The ICC issued a statement urging the South African government to “respect their obligations to co-operate with the Court.” The United Nations called on South Africa, and all signatories to the Rome Statute to abide by their obligations.
The SA government responded that President Al Bashir was not in the hands of the government but with the AU. The Government argued that the Sudanese President was given immunity while he was an AU delegate in South Africa.
In 2014, the AU adopted a protocol providing immunity from prosecution to any serving AU head of state and extending the jurisdiction of African Court of Justice and Human Rights to include criminal jurisdiction over genocide, crimes against humanity and war crimes.
The protocol will enter into force once 15 AU members have ratified, but so far only four states have signed it, and no state has ratified it.
On June 15, while the case was being considered in court in South Africa, news came that President Al Bashir had left the country. The matter has raised legal and political issues that continue to occupy South Africa and will engage the AU in planning future summits.
In the unusual situation, South Africa had contending issues – abiding by its role in the ICC and complying with its warrant of arrest of President Al Bashir; or respect its own sovereignty and determine action to take; or stick to the diplomatic immunity that covers heads of state as provided in the Vienna Convention on Diplomatic Relations.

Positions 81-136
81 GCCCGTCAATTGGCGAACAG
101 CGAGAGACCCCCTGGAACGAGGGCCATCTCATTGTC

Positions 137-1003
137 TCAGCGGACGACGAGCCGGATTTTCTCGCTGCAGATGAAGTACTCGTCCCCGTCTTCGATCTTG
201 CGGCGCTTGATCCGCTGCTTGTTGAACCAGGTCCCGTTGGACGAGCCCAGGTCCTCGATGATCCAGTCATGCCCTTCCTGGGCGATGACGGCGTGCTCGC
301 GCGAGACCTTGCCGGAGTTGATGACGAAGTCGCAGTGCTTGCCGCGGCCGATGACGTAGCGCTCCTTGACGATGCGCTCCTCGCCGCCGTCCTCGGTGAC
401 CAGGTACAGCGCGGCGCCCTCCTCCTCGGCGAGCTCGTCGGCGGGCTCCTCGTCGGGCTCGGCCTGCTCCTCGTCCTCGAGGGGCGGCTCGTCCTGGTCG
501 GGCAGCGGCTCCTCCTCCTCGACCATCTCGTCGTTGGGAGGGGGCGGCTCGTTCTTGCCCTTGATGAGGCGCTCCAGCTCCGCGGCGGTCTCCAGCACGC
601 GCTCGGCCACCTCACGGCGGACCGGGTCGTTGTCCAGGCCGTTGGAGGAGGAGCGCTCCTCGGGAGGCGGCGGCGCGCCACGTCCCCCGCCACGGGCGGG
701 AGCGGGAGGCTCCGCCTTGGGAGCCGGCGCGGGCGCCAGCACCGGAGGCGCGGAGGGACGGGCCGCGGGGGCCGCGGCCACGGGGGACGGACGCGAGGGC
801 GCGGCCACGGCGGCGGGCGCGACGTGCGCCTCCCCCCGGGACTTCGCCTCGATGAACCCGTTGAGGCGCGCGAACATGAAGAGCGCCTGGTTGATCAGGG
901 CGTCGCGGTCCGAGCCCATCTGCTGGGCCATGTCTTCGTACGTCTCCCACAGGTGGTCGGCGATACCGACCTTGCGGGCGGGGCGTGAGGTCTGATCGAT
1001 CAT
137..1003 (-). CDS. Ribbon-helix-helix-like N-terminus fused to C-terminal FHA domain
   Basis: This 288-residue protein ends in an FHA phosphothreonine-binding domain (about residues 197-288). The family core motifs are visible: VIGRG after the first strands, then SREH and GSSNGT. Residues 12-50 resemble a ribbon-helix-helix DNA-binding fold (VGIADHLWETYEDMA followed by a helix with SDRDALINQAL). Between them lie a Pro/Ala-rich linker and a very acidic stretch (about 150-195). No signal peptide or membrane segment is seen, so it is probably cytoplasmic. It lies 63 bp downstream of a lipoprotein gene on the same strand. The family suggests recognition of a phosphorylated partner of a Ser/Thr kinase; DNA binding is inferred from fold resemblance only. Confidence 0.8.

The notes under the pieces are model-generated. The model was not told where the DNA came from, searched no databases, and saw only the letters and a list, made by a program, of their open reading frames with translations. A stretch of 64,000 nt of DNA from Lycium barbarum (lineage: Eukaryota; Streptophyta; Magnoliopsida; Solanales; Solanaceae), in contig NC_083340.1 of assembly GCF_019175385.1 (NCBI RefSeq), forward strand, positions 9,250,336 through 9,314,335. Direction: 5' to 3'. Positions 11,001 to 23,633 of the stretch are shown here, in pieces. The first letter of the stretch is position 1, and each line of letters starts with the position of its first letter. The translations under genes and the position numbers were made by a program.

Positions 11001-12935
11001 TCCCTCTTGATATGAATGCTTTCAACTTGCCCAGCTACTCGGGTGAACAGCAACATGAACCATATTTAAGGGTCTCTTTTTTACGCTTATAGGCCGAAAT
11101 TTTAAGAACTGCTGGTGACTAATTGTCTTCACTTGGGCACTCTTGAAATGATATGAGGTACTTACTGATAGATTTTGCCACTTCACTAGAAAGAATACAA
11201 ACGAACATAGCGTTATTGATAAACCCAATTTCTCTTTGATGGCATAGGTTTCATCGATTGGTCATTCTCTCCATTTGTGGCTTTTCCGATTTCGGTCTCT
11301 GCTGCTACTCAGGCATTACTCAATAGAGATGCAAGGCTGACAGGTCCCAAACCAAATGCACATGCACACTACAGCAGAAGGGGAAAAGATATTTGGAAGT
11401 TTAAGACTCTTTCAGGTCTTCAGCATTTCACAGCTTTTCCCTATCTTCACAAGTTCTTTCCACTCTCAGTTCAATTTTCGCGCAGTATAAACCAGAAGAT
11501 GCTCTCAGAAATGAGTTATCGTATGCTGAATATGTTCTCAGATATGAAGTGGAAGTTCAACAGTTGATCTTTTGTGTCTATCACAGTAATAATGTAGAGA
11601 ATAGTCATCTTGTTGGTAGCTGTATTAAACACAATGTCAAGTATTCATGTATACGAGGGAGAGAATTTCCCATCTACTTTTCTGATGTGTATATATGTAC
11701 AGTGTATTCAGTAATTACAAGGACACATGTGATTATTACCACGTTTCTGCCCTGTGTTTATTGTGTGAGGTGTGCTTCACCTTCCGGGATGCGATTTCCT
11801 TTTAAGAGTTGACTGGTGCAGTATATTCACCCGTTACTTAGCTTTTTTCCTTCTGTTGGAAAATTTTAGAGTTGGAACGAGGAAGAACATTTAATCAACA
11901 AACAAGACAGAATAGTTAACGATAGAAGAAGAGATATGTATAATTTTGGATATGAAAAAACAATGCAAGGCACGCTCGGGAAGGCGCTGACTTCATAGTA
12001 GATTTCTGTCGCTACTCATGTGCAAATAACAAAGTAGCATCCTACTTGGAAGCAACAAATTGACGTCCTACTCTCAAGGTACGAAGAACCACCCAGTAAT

The South African government has a court request to investigate the circumstance of President Al Bashir’s departure. One of its official responses was that the President’s passport was not seen nor cleared for departure at any of the airports.
The Sudanese presidential plane was at the Waterkloof airforce base where official protocol did not demand that a President be cleared. The issue continues to get a lot of attention within and outside the country.
President Al Bashir, who had ruled his country for 25 years, had just got a new mandate when he won 94 per cent of the votes in an election boycotted by the opposition. He will be around for many more AU summits.
And just in case he chooses to attend, the AU has to have more effective damage control measures in place. The continental body should plan to keep attention focused on serious issues and not allow predictable diversion that cedes centre stage to ICC and President Al Bashir.
Especially as the dissent against the ICC and move for mass withdrawal of African states from the body is yet to gain serious momentum, and will likely not happen.
Makinwa is a communication for leadership entrepreneur based in South Africa and Nigeria. Twitter: @bunmimakinwa;